“Jesus says we have to sacrifice our own lives, sacrifice our own well‑being for the sake of the Gospel. So our goal is how do we lead people to Christ as best we can. These are difficult times. We’re navigating through some very challenging times for our Church and for our society.”

Responsibility and reconciliation.

Comments by Archbishop Thompson and Fleming

“First and foremost, it is my responsibility as archbishop to oversee Catholic identity throughout the archdiocese, of any entity. We engaged in a rather long relationship trying to accompany the schools toward reconciliation with these principles—especially this public witness of ministerial witnesses. Job descriptions for our teachers, for our guidance counselors—that process has been going on for two years.”

Fleming noted, “When someone is not living according to Church teaching, we do try to walk with them. We try to give them the information that they need in terms of the Church teaching, and then also spiritual guidance and direction, as well as opportunities to rectify their personal situation.”

Possible appeal by Brebeuf and whether Pope Francis would support the archbishop.

Comment by Archbishop Thompson

“I believe he does. Over the process of all this, I don’t do this without a great deal of prayer, discernment, dialogue, seeking consultation. And not just consultation within the archdiocese but much broader than that. I love Pope Francis. The Holy Father has spoken some wonderful, beautiful words about accompaniment, dialogue, encounter, acceptance, but he hasn’t changed the teachings on marriage. He hasn’t changed one aspect of Church teaching on marriage.”

His reaction to the prayer vigil by members of the Cathedral High School family that happened later on June 27.

Comment by Archbishop Thompson

“My understanding is they’re gathering to pray today, like a human chain to pray. Prayer is always good. I pray for everyone. I pray for people who are sharing their disappointment with me. People who encourage me, I pray for them. I pray for every school. I pray for every student. I pray for every parent. I pray for everyone gathered today. As I ask everywhere I go, I hope they pray for me.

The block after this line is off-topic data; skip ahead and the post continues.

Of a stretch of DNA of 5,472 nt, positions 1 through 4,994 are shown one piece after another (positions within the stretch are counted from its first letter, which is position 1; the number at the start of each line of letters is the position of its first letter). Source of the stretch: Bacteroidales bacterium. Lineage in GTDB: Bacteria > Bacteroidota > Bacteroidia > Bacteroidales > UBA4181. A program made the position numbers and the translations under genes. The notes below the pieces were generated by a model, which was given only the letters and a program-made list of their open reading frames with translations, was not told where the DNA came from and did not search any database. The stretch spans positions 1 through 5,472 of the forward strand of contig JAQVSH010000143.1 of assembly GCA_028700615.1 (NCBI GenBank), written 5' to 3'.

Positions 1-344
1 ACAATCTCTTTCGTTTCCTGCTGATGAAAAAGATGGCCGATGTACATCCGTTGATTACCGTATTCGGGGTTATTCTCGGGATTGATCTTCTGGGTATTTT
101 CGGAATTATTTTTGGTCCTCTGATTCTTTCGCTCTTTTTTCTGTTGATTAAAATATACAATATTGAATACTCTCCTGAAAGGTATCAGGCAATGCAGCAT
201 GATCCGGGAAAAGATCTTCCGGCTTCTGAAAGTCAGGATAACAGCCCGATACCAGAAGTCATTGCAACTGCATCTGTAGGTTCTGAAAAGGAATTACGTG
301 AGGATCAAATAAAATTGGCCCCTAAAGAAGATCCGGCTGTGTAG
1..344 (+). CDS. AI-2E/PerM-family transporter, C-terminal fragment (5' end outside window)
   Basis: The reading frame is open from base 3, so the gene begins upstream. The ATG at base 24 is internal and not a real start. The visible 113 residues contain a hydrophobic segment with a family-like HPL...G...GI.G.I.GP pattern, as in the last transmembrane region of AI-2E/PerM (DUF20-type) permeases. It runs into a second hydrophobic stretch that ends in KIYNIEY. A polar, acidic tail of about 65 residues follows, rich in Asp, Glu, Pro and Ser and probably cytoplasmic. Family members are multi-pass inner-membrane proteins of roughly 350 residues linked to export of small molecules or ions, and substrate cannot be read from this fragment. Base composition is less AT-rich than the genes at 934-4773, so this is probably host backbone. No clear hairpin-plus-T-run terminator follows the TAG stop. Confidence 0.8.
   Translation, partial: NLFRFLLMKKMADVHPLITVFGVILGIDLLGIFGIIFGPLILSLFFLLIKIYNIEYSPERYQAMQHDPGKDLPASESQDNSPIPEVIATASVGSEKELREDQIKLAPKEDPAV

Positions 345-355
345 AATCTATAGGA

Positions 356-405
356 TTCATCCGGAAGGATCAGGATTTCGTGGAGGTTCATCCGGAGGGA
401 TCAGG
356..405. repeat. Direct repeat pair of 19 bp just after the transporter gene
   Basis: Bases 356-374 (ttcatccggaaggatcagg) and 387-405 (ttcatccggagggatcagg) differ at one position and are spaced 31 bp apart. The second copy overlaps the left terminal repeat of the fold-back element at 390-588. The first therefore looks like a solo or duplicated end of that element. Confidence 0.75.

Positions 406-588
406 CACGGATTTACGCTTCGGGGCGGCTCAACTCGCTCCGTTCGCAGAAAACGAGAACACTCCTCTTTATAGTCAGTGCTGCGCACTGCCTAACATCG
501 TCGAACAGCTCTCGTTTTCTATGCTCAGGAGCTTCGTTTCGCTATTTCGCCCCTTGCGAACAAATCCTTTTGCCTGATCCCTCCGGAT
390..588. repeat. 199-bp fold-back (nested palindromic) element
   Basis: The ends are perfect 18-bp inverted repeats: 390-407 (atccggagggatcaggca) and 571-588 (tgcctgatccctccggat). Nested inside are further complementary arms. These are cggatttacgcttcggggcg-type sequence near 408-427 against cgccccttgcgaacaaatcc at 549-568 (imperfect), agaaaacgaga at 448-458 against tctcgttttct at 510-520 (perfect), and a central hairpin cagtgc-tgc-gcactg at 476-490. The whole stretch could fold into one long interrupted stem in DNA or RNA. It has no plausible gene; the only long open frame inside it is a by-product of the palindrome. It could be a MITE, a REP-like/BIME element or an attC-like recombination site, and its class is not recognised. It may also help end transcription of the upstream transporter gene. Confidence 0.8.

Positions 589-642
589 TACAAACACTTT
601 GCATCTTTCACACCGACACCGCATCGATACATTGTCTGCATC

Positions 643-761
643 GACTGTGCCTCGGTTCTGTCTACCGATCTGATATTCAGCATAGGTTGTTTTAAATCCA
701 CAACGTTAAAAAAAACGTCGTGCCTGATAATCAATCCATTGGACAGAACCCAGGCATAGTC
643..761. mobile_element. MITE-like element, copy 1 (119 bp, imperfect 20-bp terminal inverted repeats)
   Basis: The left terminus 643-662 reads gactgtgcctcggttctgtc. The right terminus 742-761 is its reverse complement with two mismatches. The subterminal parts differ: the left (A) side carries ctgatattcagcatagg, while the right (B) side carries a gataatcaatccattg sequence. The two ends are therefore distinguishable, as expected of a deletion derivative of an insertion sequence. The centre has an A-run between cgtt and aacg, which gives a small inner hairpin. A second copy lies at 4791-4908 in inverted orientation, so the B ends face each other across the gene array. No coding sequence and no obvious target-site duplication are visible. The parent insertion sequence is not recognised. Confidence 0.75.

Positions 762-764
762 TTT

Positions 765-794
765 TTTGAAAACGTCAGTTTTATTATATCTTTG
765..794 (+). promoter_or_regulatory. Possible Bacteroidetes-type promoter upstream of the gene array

“I tell people we have to always be open to the Holy Spirit. I ask people to pray for me so I’m listening to the Spirit. I have to listen to the Holy Spirit, not just for me, because I have the ultimate responsibility of being the teacher of the faith, preserving the integrity of the faith here in central and southern Indiana. It’s an awesome responsibility that I take very, very seriously. So I ask people to pray for me that I listen to the Holy Spirit, not just for me but the people

I serve.”

The basis of his decisions.

Comment by Archbishop Thompson

“Our decisions have to always be made, as I always try to say, to be Christ‑centered. We don’t make decisions based on finances. We don’t make decisions based on being popular or what is easy. … How do we remain Christ‑centered?”

Regarding ‘ministerial language.’

Comment by Gina Fleming

“It was actually four years ago under Archbishop [Joseph W.] Tobin when the ministerial language in contracts were first implemented in their current format.”

“This language was intended for two purposes. One was to first affirm the role of ministers of the faith as vital ministers in Church ministry. And the other was to ensure that we all had a common or shared language around our roles and responsibilities. So that was implemented in our archdiocesan schools four years ago.”

Timeline of Brebeuf/Cathedral issue.

Comment by Gina Fleming

“Two years ago, we began a conversation with all five of our private Catholic schools. The two that were struggling continued conversation with us.”

“It was through much prayerful discernment over the course of that two years, and really, much conversation on what it truly means to be ministers of the faith and how we would uphold that in our Catholic schools, that led to the schools to make their own decisions as to whether they would wish to retain that Catholic identity.”

Help for students with same-sex attraction.

Comment by Gina Fleming

“We know that we have students in our schools today who are struggling with their sexual identity, who are experiencing questions around their own sexual identity. We are doing research, we are holding conferences for teachers and school leaders to ensure that they understand what it means to walk beside these young people and to be there for them.”

Watch a video of the entire press conference on June 27 here